Tuesday, 29 November 2022

Business Insights

SEND MONEY HOME: The Money Transfer Race for Africa

Like a gold rush, there is a race for the “Send Money Home” market in Africa, as Money Transfer is on the rise, with remittance flows to Africa expected to exceed US$50 billion in 2022.

There are several Money Transfer Operators (MTOs), large multinational retailers and commercial banks competing in the African money transfer corridors, as the average amount sent rose from US$60 in 2017 to US$200 in 2020.

This article exams research reports compiled by RemiSCOPE Research, Finmark Trust Research, and World Bank, in relation to the landscape and opportunities available in Africa for financial services provision, focusing on South Africa as a base market for “Sending Money Home”.

An insight into the Money Transfer industry is evidence of growth of Import-Export businesses, and micro-economic developments in local communities in the receiving countries. It would be interesting, for example, for a Building Materials supplier based in Johannesburg, to invest in creating contacts in Zimbabwe, Mozambique, Tanzania, Lesotho, Zambia, and other African countries, in order to find ways to export their products, as all financial movements are indicating growth or access to capital in those markets.

The most influential money transfer market is South Africa, and from it a host of global, regional, and local MTOs and Banks are taking the lead in dominating territories and other market segments. According to RemiSCOPE, the market leaders include Western Union, Mama Money, Cassava Fintech, Mukuru, Standard Bank, MoneyGram, Hello Paisa, Mama Money, Mukuru, Shoprite, SPAR, PEP Stores and Pick n Pay, and more.

Regionally, in Southern Africa, Remittances are an important source of income for households in the Southern African Development Community (SADC), as well as a crucial source of foreign exchange for countries in the region. Despite the relatively large inflows of remittances to SADC, the cost of sending money to and within the region is significantly higher than other regions in the world.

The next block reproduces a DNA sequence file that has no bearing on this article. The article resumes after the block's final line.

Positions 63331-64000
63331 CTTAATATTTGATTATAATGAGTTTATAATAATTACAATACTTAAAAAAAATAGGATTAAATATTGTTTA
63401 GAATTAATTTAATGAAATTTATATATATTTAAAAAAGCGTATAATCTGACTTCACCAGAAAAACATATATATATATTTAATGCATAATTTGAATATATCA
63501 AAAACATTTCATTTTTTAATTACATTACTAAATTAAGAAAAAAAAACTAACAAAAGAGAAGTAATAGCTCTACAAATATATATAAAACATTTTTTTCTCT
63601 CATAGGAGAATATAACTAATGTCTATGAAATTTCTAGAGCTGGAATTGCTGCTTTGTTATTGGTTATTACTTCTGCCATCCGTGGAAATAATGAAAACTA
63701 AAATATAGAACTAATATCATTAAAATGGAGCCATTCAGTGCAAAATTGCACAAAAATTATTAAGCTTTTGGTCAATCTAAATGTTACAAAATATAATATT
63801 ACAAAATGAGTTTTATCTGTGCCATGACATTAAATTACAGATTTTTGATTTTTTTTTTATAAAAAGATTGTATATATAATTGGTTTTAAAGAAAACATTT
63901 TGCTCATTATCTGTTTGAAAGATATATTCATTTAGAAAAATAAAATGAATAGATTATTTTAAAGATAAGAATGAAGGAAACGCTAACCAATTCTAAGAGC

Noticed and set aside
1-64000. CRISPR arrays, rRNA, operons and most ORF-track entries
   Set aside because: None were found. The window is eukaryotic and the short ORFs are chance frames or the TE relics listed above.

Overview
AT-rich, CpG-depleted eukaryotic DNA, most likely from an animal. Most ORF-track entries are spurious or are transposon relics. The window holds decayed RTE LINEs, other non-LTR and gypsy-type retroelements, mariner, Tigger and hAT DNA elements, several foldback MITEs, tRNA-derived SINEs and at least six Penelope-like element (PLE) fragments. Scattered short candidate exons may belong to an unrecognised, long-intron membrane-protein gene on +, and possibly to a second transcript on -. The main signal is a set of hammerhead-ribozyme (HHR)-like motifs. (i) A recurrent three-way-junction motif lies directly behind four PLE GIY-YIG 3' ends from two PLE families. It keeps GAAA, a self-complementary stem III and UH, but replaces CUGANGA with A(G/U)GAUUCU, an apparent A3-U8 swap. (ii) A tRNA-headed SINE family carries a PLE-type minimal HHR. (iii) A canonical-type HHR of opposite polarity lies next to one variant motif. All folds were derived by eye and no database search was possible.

Notwithstanding these challenges, several new and innovative MTOs are emerging in a few remittance corridors in SADC. Leveraging new technologies, MTOs have begun offering innovative mobile and online-based remittance services, placing competitive pressure on incumbent MTOs, particularly in the South Africa–Zimbabwe and South Africa–Lesotho remittance corridors. Scaling up these new services, encouraging widespread consumer uptake, and promoting an enabling environment for innovation will be crucial to further reducing the cost of remittances in the region.

According to the World Bank, as at the end of the second quarter of 2016, the global average cost of USD200 remittances was 7.43% of the amount sent by remitting customers. For remittances sent from South Africa, the average cost was 16.71%; more than double the global average. Contrary to World Bank estimates, Genesis found that the total cost of remitting USD200 from South Africa to Zimbabwe, Mozambique and Lesotho is lower than the global average, with an average cost of 6.7% of the amount sent.

Previous research has shown that the median value of cross-border remittances from South Africa is USD55, for which Genesis estimated the average cost to be 13.6% of the amount sent, as opposed to previous estimates of 13.3%. Genesis results generally support previous findings that the World Bank statistics over-estimate the average cost of transfers across these corridors. Finmark estimated that the median value in 2017 was USD60, in 2020 FemiSCOPE estimated it as USD200, a 230% rise.

There are primarily three types of cross-border remittance services providers (RSPs) in the South African market, namely: retail banks, Money Transfer Operators (MTOs) and authorised dealers with limited authority (ADLAs). There are 19 retail banks providing retail forex and transfer services. There are currently two MTOs operating in the market (Western Union and MoneyGram). Of the 16 licensed ADLAs, 14 provide remittance services, bringing the total provider pool for cross-border remittances to 35.

The number of RSPs in South Africa is relatively higher than that of other African countries, where a few dominant players dominate the market share at the expense of smaller local MTOs. For example, in Malawi, the top four players account for 89% of the market share. In Zimbabwe, there are seven licensed MTOs authorised to operate within Zimbabwe.